Learning Art vs Science

Science Vs Art in facilitating learning – 1 of 2

Formula for Learning

I recently had the pleasure of delivering the ‘science’ side of a debate at the Australian Institute of Training and Development SA Divisional Council’s Great Debate Art Vs Science Learning Breakfast’.

In preparation, I decided to take a formulaic approach to presenting my argument.  I presented one formula for learning and one for facilitation.

In this blog, (the first of two), I’ll share the learning formula, I presented.

Formula

From an individual learning perspective, two key scientific findings have influenced our ability to Impact learning.  They are:

  • Neuroplasticity; we now know that continual stimulation of neural pathways keeps them healthy; Hebe’s Law says that ‘neurons that fire together, wire together’. Learners acquire new information that adds to or changes what they know about things or people in their world and how they feel about them.
  • Neurogenesis – we now appreciate that the brain continues to change across life. So, learner’s perceptions change over time.  The rule of thumb of ‘Use it so you don’t lose it’ is gaining traction and visibility.

Coherence – alignment, continuity – and biological evidence is clear.   Coherence refers to a system of ideas that fit together in a way that allows each concept to reinforce and build on other related concepts. From the brain’s perspective, this form of learning design allows learners to integrate and retain new ideas much more simply.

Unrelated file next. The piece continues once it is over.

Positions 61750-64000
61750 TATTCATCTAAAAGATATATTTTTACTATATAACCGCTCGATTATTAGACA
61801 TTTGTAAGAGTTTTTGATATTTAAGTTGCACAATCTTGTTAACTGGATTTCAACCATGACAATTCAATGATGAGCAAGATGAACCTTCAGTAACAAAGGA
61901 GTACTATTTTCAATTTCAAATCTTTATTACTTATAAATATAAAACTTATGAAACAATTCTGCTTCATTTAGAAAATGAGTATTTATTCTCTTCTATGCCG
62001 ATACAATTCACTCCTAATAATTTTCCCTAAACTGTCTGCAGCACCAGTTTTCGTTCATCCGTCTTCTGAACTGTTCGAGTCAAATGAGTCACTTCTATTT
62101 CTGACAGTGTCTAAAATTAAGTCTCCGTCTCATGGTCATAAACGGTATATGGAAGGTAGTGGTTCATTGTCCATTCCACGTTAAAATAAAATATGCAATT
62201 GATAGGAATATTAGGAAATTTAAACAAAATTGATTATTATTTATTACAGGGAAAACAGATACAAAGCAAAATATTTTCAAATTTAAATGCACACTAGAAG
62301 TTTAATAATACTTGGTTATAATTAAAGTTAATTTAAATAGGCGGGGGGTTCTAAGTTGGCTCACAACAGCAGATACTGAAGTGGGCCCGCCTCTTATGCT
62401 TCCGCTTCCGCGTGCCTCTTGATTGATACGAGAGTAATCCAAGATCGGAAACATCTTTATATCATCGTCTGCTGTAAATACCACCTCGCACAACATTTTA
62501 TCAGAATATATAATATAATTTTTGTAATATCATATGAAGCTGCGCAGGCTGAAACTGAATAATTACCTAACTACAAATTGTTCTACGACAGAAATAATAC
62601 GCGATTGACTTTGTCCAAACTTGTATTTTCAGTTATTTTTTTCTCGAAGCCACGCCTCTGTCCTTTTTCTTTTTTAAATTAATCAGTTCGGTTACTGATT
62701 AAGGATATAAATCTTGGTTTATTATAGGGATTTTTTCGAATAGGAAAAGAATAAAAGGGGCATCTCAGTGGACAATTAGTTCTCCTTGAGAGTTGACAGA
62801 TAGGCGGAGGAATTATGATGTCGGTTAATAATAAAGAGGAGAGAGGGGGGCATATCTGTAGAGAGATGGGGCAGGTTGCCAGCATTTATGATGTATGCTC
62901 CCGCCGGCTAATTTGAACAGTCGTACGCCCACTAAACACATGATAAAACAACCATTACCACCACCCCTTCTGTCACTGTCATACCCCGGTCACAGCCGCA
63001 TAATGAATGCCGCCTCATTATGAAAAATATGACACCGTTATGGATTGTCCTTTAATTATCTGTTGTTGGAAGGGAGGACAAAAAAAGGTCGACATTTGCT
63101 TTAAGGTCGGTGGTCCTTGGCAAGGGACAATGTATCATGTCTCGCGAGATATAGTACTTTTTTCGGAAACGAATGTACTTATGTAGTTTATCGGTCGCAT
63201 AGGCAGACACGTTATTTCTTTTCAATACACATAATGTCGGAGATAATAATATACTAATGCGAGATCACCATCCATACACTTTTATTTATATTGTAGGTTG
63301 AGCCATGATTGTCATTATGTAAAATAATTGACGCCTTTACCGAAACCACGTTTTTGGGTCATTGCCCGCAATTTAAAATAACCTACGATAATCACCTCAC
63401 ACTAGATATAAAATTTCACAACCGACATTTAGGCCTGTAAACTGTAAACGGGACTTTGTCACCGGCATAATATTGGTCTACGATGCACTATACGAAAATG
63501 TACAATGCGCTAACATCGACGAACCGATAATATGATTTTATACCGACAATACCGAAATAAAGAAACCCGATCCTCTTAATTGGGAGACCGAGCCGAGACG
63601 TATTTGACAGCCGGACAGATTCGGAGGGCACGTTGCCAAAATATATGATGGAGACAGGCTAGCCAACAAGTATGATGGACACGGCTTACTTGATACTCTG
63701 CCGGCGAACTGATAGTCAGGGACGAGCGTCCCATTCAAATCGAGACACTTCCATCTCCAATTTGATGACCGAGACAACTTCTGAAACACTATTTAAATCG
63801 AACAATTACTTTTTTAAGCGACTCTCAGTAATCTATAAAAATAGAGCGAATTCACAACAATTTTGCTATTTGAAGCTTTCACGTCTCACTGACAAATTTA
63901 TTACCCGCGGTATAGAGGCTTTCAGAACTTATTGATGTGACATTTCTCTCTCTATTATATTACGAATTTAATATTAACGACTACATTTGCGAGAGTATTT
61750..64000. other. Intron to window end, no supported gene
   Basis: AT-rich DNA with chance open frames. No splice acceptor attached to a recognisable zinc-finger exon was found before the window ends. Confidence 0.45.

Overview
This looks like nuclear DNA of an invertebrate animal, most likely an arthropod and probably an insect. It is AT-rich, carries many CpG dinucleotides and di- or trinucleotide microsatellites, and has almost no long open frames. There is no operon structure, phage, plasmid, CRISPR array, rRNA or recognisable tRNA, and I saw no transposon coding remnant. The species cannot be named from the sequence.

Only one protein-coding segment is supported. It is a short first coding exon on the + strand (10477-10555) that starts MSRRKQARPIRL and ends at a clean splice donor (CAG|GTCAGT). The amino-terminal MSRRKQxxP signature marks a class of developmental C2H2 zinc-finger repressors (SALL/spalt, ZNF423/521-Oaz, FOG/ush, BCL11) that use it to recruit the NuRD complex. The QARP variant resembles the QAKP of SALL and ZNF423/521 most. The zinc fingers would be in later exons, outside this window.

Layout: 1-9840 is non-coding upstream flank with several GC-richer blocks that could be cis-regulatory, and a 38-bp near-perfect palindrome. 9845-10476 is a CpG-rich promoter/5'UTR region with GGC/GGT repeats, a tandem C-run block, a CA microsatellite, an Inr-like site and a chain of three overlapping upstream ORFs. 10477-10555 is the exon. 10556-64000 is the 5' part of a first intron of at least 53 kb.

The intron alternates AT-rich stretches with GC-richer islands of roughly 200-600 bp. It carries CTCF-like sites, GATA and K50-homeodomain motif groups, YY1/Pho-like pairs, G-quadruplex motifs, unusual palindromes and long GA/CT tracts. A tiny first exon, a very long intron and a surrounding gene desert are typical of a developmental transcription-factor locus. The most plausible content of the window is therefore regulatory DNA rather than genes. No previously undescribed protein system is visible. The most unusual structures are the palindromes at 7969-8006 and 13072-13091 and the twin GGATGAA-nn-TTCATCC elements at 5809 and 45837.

Take, for example, a calculus curriculum that builds on concepts from simpler math. To understand calculus, you don’t have to relearn algebra and geometry. You just have to integrate your prior knowledge of these subjects in new, meaningful ways.

This makes coherent learning significantly easier and longer-lasting because the mental maps derived from prior knowledge are strengthened when they are integrated across new concepts. In contrast, when there is decoherence, concepts do not map to one another or to existing mental maps, making it harder and more effortful to learn and retain new information.

Content that is designed to maximise coherence leads to vastly more effective learning. When systems of ideas and information are coherent, related concepts link to one another, much like a well-connected highway system. Things just seem to make sense.

Creating this harmony can be intentional. We want learning to be sticky, and for that to happen, considering how content can (and will) be Simplified + Patterned + Filtered is critical.

Using strategies informed by neuroscience to minimise decoherence and maximise the impact of corporate learning have been identified. For learning and development and human resource professionals, this means:

  • Simplifying the content from a larger body of empirical research
  • Identifying patterns and connections and highlighting them for learners through design elements
  • Filtering content through a single or limited set of conceptual foundations to make it clearer
  • Reinforcing and strengthening content through practice
  • Assigning a responsible party to ensure coherence and oversee the broader learning landscape.

With a purposeful focus on using (neuro)SCIENCE to create coherence for learners, leaders can make their learning stick and result in a meaningful impact within their organisations.

In summary, the art versus science debate is an age-old debate…and in truth, I believe both science and art are important to facilitating learning.

For further information please contact Julie here

 

 

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